The three basic ethical principles identified by The Belmont Report were respect for persons, beneficence, and justice which can be applied to research through informed consent, risk/benefit assessment, and the selection of research subjects (The Belmont Report, 4-6). To provide respect for persons, researchers must respect their subjects’ autonomies, and a way to do this is by ensuring their participation is voluntary (7). This proceeds the need for information about the trial and comprehension of that information and ensures that participants are not coerced or exposed to undue influence to participate in the study. According to the report, “undue influence…occurs through an offer of an excessive, unwarranted, inappropriate or improper reward or other overture in order to obtain compliance” (8). Violation of this principle is exasperated when dealing with vulnerable populations such as the homeless or mentally ill. Beneficence involves the assessment of risks and benefits ensuring proper study design on the part of the researcher and ensuring that the ensuing risks for the participant are justified (8). However, the nature of phase 1 drug trials is to determine the risks of the drug. While pharmaceutical companies cannot avert this phase of testing, I believe the responsibility of the researcher to care for participants and monitor risks greatly increases. Lastly, the principle of justice, which includes fair selection of research subjects, is of great ethical importance to phase 1 drug trials. The Belmont Report states, “the selection of research subjects needs to be scrutinized in order to determine whether some classes are being systematically selected simply because of their easy availability, the compromised position, or their manipulability, rather than for reasons directed related to the problem being studied” (6). The use of homeless people in phase 1 drug trials directly contradicts this guideline and highlights the injustice of drug research on homeless populations.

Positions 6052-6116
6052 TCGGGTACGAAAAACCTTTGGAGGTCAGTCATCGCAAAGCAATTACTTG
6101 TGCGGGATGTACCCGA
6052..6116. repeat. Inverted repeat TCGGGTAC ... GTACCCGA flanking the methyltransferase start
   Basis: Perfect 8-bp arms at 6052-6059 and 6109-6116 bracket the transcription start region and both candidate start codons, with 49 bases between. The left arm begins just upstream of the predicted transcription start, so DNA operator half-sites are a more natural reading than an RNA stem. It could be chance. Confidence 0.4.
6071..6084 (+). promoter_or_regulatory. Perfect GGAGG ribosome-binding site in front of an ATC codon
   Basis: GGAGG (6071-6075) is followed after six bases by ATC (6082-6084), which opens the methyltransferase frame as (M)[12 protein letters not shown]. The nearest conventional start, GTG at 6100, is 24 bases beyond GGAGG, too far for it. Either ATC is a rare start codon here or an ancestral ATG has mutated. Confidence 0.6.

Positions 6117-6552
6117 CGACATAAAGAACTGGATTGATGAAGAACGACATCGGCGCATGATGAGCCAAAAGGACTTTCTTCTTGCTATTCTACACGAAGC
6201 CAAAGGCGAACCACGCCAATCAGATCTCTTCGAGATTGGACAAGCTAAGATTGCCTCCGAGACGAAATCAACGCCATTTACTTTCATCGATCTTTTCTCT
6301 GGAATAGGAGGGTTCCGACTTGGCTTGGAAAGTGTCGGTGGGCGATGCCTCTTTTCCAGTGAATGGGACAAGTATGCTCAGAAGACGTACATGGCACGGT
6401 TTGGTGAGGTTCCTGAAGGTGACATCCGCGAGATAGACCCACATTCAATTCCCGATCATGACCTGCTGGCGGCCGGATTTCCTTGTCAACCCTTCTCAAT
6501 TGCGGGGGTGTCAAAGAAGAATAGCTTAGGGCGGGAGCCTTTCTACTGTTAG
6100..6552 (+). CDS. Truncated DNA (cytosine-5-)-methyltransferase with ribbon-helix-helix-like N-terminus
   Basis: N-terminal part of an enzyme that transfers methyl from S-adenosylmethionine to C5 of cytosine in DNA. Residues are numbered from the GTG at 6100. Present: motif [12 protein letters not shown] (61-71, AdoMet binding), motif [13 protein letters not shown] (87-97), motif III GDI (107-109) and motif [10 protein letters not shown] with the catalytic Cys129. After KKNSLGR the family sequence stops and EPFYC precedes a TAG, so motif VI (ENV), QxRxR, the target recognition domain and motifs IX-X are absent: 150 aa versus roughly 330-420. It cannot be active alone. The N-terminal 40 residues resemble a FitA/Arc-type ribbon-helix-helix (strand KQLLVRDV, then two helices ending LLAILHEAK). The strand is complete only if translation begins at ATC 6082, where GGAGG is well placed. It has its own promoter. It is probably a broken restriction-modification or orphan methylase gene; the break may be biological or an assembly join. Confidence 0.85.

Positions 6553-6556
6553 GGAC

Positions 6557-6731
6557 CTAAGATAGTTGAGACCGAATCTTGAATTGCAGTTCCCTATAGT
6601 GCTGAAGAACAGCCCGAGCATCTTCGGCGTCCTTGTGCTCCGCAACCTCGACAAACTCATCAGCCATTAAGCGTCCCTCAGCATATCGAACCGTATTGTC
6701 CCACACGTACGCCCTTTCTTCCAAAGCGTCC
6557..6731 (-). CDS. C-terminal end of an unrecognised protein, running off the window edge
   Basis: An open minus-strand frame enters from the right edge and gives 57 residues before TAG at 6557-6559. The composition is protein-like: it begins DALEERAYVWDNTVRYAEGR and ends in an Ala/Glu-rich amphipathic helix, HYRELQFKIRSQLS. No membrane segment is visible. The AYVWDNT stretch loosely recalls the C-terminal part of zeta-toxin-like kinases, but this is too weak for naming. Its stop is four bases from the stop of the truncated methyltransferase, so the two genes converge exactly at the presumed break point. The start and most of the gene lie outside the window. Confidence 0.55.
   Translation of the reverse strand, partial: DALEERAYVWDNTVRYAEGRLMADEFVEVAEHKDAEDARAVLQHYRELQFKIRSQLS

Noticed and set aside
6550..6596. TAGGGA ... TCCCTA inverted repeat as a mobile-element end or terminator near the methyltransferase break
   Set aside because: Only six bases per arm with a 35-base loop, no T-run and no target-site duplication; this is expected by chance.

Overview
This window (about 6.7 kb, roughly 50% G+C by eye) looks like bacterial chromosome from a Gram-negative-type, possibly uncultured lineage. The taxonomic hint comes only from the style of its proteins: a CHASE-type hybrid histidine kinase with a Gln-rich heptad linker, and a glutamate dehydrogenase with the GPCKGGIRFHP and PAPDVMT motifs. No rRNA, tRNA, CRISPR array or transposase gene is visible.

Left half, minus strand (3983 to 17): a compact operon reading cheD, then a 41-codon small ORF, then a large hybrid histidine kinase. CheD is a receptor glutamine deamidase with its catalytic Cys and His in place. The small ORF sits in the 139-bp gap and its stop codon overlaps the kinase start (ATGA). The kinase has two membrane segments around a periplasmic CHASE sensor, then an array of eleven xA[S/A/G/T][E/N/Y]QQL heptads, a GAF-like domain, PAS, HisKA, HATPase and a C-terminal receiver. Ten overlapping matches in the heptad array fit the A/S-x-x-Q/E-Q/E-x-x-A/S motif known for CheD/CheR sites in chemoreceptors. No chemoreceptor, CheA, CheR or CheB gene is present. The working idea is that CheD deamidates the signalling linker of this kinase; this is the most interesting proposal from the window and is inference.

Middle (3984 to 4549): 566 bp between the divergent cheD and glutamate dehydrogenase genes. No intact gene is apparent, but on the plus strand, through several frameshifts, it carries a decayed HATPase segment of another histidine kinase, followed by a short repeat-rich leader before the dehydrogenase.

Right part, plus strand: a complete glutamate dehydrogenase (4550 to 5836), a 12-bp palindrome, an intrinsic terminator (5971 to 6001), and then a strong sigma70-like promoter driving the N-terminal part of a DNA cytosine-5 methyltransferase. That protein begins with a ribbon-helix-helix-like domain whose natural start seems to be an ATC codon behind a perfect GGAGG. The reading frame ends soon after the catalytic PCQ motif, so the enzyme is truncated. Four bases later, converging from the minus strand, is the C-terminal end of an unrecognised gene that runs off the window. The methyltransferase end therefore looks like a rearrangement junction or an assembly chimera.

Assessment of these practices with consideration of basic ethics highlights the need for ethical regulation for drug trials and protection for the homeless, especially those who are mentally ill. Although drug-testing companies do not need to follow governmental ethical guidelines, as a company of researchers they should uphold these basic ethical principles. Carl Elliott provides many examples from the field which point to the ethical wrongs committed by drug companies. However, before we identify these wrongs, we must first understand why pharmaceutical and drug-testing companies recruit homeless populations.